Coming of Age in Mississippi

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Dell, 1968 - Biography & Autobiography - 384 pages
150 Reviews
Written without a trace of sentimentality or apology, this is an unforgettable personal story—the truth as a remarkable young woman named Anne Moody lived it. To read her book is to know what it is to have grown up black in Mississippi in the forties an fifties—and to have survived with pride and courage intact.

In this now classic autobiography, she details the sights, smells, and suffering of growing up in a racist society and candidily reveals the soul of a black girl who had the courage to challenge it. The result is a touchstone work: an accurate, authoritative portrait of black family life in the rural South and a moving account of a woman's indomitable heart.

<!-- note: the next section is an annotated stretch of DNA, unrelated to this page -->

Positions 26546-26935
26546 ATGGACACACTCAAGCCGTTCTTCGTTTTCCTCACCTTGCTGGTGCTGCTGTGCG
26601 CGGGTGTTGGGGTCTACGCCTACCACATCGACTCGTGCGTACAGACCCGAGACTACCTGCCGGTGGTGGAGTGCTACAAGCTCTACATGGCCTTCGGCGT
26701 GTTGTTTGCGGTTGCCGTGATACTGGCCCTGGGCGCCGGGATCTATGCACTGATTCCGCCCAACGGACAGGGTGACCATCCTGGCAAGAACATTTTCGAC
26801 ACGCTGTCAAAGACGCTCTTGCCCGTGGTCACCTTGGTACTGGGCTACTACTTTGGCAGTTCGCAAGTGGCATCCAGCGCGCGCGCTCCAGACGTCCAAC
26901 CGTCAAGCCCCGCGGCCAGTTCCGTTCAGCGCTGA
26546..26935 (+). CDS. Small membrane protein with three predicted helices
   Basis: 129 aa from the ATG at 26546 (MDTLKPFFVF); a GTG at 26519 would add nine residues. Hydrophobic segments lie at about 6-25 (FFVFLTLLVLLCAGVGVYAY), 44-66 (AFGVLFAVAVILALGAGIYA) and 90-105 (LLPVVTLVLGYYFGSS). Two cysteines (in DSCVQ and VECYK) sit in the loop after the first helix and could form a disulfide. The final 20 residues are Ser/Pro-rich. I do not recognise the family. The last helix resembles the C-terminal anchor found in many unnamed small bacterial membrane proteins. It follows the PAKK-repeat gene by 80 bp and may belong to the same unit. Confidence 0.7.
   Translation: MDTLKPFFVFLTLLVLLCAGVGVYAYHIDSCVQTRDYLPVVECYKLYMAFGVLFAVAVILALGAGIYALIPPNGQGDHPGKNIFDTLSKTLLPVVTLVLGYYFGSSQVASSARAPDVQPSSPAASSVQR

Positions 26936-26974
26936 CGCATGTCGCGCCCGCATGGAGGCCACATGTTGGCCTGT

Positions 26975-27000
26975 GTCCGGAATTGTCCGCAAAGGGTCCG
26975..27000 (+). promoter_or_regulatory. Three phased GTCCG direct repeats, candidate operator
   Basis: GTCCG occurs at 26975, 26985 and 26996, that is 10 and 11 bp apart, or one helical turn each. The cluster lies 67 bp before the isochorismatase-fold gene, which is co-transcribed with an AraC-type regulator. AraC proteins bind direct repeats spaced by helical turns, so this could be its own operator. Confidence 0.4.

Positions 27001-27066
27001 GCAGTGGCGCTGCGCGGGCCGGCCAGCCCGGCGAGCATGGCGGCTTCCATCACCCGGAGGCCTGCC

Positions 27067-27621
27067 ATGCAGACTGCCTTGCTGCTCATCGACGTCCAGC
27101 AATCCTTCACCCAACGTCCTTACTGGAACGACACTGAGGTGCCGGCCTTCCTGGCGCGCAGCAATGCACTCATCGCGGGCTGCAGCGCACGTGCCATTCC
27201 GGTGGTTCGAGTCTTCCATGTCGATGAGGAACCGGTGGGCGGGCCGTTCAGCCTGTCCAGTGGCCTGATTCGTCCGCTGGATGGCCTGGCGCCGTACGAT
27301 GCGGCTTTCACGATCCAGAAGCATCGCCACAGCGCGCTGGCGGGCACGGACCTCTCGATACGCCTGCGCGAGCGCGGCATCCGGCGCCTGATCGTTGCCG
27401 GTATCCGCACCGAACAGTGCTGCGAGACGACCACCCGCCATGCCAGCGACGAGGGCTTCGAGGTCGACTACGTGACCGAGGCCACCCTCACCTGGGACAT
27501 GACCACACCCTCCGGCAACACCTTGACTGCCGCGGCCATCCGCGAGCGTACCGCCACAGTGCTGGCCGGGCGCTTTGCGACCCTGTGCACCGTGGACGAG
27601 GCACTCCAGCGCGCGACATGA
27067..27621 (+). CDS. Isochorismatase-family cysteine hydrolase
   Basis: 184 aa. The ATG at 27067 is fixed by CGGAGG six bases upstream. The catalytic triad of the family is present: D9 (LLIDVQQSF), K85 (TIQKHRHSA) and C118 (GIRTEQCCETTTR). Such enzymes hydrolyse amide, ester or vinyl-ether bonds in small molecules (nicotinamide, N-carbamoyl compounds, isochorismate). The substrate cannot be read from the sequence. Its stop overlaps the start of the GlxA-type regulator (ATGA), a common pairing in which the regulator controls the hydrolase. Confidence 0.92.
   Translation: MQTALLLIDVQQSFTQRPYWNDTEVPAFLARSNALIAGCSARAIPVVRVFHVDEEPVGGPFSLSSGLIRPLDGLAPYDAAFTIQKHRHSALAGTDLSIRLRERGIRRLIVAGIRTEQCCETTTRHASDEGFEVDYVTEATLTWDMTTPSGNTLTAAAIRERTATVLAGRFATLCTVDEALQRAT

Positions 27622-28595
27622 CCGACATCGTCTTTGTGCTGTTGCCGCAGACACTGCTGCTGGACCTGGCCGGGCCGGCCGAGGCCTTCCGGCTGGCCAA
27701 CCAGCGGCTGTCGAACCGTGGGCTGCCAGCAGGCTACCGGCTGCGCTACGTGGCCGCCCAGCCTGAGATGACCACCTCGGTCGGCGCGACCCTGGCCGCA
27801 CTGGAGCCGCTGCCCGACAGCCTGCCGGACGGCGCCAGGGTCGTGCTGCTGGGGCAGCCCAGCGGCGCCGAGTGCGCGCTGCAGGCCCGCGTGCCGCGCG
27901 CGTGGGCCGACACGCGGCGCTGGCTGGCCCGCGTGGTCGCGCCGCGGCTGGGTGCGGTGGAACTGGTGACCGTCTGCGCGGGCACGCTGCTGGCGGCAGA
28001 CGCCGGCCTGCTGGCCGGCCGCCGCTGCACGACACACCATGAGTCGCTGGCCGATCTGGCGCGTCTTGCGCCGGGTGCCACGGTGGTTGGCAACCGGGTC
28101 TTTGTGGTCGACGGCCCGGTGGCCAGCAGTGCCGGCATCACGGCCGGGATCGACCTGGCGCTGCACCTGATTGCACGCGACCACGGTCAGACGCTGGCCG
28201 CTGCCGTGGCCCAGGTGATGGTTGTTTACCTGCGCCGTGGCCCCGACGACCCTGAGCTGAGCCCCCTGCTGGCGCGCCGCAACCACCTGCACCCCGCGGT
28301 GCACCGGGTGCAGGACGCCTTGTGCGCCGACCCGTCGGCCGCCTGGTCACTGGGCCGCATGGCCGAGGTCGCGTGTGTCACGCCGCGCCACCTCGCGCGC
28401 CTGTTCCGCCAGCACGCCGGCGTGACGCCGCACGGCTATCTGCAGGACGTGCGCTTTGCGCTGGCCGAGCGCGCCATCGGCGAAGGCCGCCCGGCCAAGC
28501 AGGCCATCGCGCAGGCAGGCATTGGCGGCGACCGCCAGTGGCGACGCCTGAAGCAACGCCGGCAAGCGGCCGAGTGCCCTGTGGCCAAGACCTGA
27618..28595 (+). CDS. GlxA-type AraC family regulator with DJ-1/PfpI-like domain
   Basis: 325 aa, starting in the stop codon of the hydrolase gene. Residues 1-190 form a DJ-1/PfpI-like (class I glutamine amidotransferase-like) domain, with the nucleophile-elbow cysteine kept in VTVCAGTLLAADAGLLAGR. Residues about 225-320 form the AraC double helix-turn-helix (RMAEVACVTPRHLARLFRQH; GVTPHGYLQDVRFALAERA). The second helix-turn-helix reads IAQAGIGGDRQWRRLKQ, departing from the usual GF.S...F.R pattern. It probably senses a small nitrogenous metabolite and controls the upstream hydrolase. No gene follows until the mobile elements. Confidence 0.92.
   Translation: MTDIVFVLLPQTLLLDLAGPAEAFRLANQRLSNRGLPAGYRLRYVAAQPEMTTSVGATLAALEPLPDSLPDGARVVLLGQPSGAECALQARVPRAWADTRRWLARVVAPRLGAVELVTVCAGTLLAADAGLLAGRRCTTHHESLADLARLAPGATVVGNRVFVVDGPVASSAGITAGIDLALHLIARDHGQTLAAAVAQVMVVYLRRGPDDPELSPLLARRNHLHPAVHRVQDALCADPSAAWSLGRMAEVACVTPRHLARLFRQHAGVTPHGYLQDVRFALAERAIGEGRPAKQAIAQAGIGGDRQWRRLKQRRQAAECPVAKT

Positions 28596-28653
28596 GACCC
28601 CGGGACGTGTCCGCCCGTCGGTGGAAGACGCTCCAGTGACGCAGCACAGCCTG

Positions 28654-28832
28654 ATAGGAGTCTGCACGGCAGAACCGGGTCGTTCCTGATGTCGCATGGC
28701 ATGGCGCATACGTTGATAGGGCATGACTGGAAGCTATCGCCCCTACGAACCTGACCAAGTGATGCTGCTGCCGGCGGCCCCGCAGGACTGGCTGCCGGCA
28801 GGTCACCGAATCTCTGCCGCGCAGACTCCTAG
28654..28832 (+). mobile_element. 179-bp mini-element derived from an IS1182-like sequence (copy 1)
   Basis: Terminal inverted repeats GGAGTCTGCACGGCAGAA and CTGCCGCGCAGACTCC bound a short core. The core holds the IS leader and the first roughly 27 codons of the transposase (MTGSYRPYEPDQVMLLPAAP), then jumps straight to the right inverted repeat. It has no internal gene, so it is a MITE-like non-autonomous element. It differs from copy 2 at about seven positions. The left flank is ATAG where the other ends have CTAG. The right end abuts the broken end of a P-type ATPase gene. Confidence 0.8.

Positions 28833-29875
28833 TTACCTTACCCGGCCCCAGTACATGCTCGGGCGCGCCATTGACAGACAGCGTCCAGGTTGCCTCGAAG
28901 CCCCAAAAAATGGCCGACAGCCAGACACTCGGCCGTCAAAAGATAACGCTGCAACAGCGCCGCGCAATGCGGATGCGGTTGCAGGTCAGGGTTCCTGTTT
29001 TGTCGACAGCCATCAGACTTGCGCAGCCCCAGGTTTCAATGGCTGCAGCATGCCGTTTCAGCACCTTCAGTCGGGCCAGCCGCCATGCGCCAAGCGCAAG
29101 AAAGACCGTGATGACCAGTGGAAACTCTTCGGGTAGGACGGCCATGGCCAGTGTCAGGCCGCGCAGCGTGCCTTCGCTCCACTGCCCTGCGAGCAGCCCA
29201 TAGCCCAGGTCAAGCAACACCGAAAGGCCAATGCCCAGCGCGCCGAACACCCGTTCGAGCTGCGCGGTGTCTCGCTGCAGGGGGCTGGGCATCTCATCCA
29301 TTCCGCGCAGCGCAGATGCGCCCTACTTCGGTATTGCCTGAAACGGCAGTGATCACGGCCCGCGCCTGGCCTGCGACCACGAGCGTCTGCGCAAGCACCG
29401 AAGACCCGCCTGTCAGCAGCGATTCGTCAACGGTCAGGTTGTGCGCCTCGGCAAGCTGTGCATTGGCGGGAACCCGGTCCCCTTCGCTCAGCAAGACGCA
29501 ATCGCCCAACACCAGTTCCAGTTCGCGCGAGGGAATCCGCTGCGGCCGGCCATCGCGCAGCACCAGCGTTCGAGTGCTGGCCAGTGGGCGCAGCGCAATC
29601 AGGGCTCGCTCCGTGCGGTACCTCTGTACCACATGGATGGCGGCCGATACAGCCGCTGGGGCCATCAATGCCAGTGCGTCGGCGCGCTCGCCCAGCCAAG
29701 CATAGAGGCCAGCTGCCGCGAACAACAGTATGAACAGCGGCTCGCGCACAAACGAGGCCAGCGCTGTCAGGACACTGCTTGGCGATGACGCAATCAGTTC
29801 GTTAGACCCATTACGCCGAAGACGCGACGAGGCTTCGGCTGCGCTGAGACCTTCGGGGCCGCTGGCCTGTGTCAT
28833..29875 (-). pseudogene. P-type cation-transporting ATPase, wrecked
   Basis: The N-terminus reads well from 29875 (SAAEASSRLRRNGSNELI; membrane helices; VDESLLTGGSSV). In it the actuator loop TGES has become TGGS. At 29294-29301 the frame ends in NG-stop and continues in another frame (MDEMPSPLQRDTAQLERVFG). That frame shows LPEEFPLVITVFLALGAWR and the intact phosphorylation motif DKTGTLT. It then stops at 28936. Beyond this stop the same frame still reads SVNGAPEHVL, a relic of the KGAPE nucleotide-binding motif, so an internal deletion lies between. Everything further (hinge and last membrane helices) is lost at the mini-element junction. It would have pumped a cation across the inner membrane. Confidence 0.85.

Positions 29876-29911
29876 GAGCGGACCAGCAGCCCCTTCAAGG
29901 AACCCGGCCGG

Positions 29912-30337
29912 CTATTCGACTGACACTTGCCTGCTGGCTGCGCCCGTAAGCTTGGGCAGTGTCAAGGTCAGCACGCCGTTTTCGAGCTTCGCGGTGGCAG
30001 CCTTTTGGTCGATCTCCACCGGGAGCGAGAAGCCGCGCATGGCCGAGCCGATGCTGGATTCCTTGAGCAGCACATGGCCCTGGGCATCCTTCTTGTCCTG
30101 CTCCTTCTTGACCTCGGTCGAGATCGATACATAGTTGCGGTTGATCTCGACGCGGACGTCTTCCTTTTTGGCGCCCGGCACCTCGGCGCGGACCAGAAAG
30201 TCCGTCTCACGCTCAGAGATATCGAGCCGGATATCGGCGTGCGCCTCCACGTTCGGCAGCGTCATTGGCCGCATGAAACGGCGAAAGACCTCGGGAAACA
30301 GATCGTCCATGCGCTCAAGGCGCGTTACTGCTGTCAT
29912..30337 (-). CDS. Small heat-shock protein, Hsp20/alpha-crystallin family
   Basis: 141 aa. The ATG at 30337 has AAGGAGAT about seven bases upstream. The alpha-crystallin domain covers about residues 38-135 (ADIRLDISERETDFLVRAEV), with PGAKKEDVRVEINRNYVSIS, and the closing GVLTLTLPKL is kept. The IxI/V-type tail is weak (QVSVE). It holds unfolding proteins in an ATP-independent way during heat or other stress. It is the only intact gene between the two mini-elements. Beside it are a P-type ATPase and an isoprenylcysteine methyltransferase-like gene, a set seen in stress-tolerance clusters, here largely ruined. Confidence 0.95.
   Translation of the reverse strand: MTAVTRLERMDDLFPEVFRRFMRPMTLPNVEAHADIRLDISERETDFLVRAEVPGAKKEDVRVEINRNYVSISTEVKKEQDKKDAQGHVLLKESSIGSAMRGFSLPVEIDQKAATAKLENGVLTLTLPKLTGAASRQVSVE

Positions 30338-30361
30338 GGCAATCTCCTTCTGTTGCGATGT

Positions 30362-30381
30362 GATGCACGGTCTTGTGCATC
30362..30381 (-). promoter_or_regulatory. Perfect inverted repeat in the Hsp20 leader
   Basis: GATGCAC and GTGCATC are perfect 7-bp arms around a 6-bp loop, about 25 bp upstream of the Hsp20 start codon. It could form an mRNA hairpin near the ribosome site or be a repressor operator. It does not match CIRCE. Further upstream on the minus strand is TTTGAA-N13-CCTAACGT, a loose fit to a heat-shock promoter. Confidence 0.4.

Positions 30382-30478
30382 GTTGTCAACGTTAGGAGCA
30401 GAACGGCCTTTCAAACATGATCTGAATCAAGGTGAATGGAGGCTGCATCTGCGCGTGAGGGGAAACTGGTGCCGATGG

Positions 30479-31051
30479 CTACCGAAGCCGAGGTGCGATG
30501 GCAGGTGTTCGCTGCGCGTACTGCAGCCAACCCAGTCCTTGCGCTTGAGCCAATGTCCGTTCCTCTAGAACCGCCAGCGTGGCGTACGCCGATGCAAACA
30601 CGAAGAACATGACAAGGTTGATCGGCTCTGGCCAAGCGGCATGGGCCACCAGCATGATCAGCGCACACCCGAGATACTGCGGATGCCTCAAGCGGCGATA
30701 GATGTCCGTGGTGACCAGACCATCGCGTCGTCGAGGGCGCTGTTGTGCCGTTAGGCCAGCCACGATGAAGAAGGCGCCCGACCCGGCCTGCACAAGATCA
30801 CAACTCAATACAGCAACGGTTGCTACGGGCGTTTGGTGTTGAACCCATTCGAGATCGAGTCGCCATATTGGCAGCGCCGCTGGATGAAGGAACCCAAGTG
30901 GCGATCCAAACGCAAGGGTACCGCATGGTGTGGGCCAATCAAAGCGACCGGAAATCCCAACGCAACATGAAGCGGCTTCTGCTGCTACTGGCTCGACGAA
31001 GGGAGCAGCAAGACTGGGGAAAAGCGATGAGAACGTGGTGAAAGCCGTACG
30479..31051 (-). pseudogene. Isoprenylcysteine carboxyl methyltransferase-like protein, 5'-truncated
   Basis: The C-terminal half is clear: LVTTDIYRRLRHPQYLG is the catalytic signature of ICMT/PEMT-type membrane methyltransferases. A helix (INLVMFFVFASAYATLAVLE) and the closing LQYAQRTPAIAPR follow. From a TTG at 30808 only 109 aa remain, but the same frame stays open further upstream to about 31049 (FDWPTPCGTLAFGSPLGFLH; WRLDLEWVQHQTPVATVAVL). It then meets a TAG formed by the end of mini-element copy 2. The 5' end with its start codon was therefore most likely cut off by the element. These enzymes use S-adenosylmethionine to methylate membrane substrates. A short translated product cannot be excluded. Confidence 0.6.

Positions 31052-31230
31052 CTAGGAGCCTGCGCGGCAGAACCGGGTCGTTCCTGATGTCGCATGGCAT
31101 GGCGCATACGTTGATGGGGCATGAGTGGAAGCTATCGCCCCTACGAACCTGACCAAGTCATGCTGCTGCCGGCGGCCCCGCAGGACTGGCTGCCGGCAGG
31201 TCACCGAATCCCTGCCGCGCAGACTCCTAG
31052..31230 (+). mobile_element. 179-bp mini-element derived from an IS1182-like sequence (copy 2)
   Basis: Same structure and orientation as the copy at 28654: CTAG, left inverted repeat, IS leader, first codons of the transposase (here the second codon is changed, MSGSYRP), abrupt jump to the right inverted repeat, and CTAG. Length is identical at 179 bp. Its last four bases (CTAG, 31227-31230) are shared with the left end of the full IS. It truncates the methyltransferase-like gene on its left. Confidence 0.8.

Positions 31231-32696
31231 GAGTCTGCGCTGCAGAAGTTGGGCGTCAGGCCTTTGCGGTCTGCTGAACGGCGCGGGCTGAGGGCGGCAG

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This book was very well done, and you can see progression in her throughout the book. Her grammar starts off with a lot of strange spellings of words, spelled the way she would say them. The older she becomes, the more proper her language is. I really enjoyed this book, although the talk about all the protesting was a bit confusing because of her use of abbreviations for organizations. Over all, I would highly recommend this book to anyone interested in the black and white tension from the 1940's-1960's coming from a black person's view. 

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User Review  - Christine Knight Bailey - Goodreads

Had to read this for a lit class in college... one of the best books I have ever read! Read full review



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